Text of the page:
Even when focusing on the one who has been offended, in the deepening phase those who have been offended may find it necessary to confront how they may have unjustly treated either their own offen der either before or after the offense or others. 15 Phases and guideposts for seeking to be forgiven parallel the phases of seeking to forgive. 16 Offenders who want to be forgiven must confront the nature of their offense, uncover their own guilt and shame , and face the past and present consequences (including psychological) of their offense (s) , both for themselves and those whom they have

offended. Deciding to seek forgiveness includes recognizing the need to ask for forgiveness, being willing to receive i t if offered and deciding to accept it humbly, if and when forgiveness is offered. Working on offended, developing an attitude of gratitude for having been given an unmerited gift, doing whatever is possible to reconcile with the offended (including making restitution for any losses suffered by the offended, when possible), and accepting the painful humiliation of admitting that one was wrong. Finally, the p freedom from lingering, or inordinate, guilt or remorse. Recon

ciliation Reconciliation necessarily requires that two or more persons come together in mutual respect and trust to (re )establish an ongoing relationship that is acceptable to both or all. This may become possible after the parties have maturely an d perhaps mutually given and received forgiveness . At times, reconciliation may be unwise if not impossible. The realistic possibility of re experiencing a 12 Enright, chap. 10; Enright & Fitzgibbons, p. 85 88. 13 Enright & Fitzgibbons, p. 67. 14 Enright, p. 79. 15

:KHQZHDUHLQDFORVHUHODWLRQVKLSZLWKVRPHRQHLWLVUDUHWKDWRQHSHUVRQIRUJLYHVDQGWKHRWKHUVHHNVIRUJLYHQHVVDQG that is the end of it. Instead, both people can be unfair at time , nece ssitating that each person forgive and each seek IRUJLYHQHVVIRUZKDWKHRUVKHGLG(QULJKWS 16 Ibid, chap. 14.
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traumatic hurt such as

further emotional abuse may counsel against having direct or future conta ct with an offender. Incomplete or Premature Forgiveness? From my own experience and consideration, the forgiveness process requires two movements, both necessary for a person to truly forgive another and free him or herself from any lingering emotions following an offense. The first Movement involves the questions and efforts of the first or Uncovering Phase of the Enright mode l, which consists in developing compassionate understanding s. The second Movement includes the 2 nd and 3 rd , Decision and Work Phases of the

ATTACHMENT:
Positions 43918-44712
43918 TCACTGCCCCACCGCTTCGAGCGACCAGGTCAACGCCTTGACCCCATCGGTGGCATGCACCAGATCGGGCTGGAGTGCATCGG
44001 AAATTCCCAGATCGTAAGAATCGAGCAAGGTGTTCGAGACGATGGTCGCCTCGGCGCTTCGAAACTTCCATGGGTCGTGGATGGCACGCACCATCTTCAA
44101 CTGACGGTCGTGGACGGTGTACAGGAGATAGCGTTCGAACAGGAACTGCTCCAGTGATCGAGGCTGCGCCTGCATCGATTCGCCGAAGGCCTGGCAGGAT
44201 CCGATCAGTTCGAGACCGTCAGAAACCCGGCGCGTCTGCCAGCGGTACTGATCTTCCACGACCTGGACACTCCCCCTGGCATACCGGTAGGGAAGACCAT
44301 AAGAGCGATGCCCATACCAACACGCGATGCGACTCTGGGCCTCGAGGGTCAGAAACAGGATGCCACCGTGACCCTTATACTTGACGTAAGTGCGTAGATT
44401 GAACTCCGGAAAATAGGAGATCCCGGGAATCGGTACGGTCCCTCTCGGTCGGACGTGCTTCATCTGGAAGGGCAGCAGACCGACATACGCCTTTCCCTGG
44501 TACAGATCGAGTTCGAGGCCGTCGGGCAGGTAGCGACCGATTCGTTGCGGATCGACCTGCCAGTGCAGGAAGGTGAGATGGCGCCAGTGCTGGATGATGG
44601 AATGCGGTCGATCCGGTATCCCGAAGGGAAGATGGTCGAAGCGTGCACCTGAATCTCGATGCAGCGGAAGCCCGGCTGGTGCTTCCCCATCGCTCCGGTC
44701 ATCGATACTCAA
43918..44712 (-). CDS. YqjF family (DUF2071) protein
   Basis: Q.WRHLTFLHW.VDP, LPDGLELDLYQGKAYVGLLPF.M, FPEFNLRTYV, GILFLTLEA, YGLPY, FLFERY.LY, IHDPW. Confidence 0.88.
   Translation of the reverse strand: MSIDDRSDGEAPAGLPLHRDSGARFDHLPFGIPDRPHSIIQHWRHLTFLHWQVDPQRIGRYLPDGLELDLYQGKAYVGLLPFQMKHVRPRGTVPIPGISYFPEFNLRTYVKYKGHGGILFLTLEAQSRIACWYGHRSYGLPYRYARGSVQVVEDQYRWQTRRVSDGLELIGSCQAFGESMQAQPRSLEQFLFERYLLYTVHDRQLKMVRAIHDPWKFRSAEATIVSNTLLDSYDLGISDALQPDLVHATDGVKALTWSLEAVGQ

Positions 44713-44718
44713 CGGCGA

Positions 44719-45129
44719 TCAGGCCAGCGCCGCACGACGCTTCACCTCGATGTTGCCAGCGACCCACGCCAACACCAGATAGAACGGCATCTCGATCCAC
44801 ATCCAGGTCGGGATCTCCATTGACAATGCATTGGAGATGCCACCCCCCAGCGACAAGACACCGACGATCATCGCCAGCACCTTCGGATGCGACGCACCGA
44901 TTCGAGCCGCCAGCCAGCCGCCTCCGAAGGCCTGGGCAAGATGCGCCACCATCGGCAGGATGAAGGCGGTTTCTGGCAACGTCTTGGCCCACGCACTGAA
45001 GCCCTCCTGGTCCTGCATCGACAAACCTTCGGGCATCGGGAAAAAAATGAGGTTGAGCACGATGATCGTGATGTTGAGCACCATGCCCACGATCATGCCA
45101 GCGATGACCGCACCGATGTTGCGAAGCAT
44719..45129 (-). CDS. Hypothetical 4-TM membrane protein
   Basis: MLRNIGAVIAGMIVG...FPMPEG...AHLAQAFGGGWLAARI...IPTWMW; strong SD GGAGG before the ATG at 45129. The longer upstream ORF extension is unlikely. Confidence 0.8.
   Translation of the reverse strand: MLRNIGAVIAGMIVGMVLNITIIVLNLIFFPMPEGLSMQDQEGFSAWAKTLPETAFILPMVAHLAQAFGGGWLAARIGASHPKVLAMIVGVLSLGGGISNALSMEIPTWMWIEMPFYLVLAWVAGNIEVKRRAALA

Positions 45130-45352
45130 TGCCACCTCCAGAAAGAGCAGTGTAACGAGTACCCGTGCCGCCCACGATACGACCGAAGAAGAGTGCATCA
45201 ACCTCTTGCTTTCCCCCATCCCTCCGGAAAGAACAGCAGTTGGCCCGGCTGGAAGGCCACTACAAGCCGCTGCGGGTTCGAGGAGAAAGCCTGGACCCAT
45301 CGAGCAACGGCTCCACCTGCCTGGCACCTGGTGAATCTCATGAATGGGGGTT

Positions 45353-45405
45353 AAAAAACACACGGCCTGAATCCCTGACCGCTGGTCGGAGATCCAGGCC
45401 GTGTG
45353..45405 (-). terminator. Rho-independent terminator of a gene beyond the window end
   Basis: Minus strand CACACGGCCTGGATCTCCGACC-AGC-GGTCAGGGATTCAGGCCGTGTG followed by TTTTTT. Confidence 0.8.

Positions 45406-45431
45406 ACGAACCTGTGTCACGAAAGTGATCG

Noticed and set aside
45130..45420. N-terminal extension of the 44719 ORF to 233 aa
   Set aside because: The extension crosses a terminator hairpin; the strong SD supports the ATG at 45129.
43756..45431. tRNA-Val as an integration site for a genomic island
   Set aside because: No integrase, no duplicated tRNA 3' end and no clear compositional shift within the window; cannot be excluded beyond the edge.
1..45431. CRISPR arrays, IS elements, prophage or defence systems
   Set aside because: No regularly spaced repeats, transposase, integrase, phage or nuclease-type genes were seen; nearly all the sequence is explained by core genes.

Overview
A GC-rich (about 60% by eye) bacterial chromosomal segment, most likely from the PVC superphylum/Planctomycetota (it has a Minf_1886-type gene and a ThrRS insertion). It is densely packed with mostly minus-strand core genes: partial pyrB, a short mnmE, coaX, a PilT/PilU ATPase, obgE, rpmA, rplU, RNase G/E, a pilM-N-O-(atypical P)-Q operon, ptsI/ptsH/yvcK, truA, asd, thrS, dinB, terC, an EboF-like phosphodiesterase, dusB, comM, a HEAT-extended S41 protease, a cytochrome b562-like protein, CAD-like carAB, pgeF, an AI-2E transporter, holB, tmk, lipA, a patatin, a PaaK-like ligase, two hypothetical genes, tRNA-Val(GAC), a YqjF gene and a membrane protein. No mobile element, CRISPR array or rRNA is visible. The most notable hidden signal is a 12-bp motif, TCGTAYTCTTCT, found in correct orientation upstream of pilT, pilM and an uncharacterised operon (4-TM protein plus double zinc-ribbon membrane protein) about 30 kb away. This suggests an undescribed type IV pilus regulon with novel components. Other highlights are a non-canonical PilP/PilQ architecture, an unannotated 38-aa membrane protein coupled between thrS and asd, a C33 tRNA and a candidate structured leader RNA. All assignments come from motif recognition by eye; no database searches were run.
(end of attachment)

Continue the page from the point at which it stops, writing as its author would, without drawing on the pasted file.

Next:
model , which consists of developing an accurate . Sometimes, persons who begin the forgiveness process find that they have di fficulty completing it. In my experience, people are more likely to get stuck for one of two reasons. In particular, clients who are religious may be become stuck because they have forgiven prematurely, i.e., they have skipped often unintentionally th e questions and efforts of the Uncovering Phase, while focusing on trying to understand and have compassion for their offender. Unfortunately, an accurate and compassionate understanding of their offender may make it more

difficult for those offended to a dmit how much they were harmed, or feel the proper level of anger. They may even feel guilty for resenting their offender if they realize the real limitations their offender had e.g., their never having been loved well enough by their own parents, caret akers or significant others, as we needed them to love us. It is important remember that realizing why the offense happened, and especially if we understand that the offense was not intentional or personal, may explain but does not excuse, condone or mini mize the offense or its emotional and other

consequences. Prematurely trying to give the forgiveness gifts of mercy and grace will not by themselves release the anger and other feelings which the offense engendered. Another place someone may get stuc k is in the Uncovering Phase, becoming very aware of the emotional and other life consequences of the offense, but finding it too difficult to move into the Decision let alone the Work Phase. A person may have attempted the Decision or Work Phases only to find that lingering or intense feelings have led them back into the issues of Uncovering Phase. Or, if a person has developed one or more

self defeating (including comp ulsions or addi tions ) as ways of er feelings, s/he may find it difficult even to simply feel, let alone deal, with the feelings. Or, once a person realizes and accepts that s/he was and is a sometimes not clearly perceived and the costs of relinq uishing


& and support of others who successfully have forgiven past offenders, may enable to would be forgiver to finish the course. It is helpful for those stuck at any phase of the forgiveness process, to remember that the grieving and forgiving processes are tw o sides of the same coin, and that feeling and dealing with our past unmet needs, unhealed hurts, unresolved feelings, etc., always requires assertive self care. If our
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offender continues to mistreat us or others whom we care about in the present, we m ust learn to self protect and self care, as well as help others to do so if necessary. On the one hand, we may find it necessary to limit contact with our offender. Also, a s stated above, reconciliation meaning either restoring the relationship to one as good or even a better than in the past, or developing a good enough relationship for the first time may not be wise and/or possible. On the other hand, genuinely forgiving someone who did and could not love us as we deserved, may enable us both to accept their